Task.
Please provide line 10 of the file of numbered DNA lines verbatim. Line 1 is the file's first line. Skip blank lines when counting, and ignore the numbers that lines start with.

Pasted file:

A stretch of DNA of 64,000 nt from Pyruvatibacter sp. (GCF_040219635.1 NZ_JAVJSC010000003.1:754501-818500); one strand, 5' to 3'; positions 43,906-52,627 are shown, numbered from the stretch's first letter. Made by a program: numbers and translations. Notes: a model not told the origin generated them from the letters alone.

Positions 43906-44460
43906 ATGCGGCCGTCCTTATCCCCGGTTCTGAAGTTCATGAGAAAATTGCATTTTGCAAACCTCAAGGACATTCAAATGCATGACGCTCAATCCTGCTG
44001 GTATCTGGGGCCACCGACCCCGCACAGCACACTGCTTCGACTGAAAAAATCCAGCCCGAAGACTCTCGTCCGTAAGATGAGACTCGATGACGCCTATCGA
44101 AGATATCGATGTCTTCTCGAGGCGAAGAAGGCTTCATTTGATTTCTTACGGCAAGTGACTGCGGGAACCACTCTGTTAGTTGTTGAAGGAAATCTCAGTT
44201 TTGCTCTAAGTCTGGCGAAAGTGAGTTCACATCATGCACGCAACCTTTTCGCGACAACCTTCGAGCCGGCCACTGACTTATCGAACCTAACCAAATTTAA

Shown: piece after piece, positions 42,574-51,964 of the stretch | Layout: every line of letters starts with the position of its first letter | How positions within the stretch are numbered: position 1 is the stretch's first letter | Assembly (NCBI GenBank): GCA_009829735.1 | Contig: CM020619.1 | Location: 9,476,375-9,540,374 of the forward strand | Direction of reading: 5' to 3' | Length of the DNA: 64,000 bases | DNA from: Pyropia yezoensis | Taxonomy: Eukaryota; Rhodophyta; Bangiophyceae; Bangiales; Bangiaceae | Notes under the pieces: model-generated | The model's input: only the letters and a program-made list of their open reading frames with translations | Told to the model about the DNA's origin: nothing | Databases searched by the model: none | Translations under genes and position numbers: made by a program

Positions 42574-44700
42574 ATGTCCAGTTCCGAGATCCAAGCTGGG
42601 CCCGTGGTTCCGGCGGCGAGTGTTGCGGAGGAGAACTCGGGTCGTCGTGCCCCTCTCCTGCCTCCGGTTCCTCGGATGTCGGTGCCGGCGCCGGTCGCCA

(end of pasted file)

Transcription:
42601 CCCGTGGTTCCGGCGGCGAGTGTTGCGGAGGAGAACTCGGGTCGTCGTGCCCCTCTCCTGCCTCCGGTTCCTCGGATGTCGGTGCCGGCGCCGGTCGCCA